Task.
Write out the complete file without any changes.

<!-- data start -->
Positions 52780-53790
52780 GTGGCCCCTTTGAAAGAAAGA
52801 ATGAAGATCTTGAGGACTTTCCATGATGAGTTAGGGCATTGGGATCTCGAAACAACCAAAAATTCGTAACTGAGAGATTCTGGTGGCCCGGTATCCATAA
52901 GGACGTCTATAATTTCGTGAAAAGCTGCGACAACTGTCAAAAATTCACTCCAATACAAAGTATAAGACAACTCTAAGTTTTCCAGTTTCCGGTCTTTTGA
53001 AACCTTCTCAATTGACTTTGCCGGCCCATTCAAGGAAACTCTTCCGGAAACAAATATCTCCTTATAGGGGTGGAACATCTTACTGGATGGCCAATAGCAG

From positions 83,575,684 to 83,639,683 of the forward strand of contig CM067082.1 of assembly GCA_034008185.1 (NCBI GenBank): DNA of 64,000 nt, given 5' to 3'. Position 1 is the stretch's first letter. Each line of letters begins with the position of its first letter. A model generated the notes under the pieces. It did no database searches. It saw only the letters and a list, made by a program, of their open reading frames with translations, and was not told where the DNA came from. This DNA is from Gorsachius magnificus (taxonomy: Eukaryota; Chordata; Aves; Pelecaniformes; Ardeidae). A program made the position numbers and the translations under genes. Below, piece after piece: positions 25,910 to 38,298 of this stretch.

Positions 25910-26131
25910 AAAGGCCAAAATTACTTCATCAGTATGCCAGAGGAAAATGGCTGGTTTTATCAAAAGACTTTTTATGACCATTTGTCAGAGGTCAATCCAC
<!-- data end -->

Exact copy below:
Positions 52780-53790
52780 GTGGCCCCTTTGAAAGAAAGA
52801 ATGAAGATCTTGAGGACTTTCCATGATGAGTTAGGGCATTGGGATCTCGAAACAACCAAAAATTCGTAACTGAGAGATTCTGGTGGCCCGGTATCCATAA
52901 GGACGTCTATAATTTCGTGAAAAGCTGCGACAACTGTCAAAAATTCACTCCAATACAAAGTATAAGACAACTCTAAGTTTTCCAGTTTCCGGTCTTTTGA
53001 AACCTTCTCAATTGACTTTGCCGGCCCATTCAAGGAAACTCTTCCGGAAACAAATATCTCCTTATAGGGGTGGAACATCTTACTGGATGGCCAATAGCAG

From positions 83,575,684 to 83,639,683 of the forward strand of contig CM067082.1 of assembly GCA_034008185.1 (NCBI GenBank): DNA of 64,000 nt, given 5' to 3'. Position 1 is the stretch's first letter. Each line of letters begins with the position of its first letter. A model generated the notes under the pieces. It did no database searches. It saw only the letters and a list, made by a program, of their open reading frames with translations, and was not told where the DNA came from. This DNA is from Gorsachius magnificus (taxonomy: Eukaryota; Chordata; Aves; Pelecaniformes; Ardeidae). A program made the position numbers and the translations under genes. Below, piece after piece: positions 25,910 to 38,298 of this stretch.

Positions 25910-26131
25910 AAAGGCCAAAATTACTTCATCAGTATGCCAGAGGAAAATGGCTGGTTTTATCAAAAGACTTTTTATGACCATTTGTCAGAGGTCAATCCAC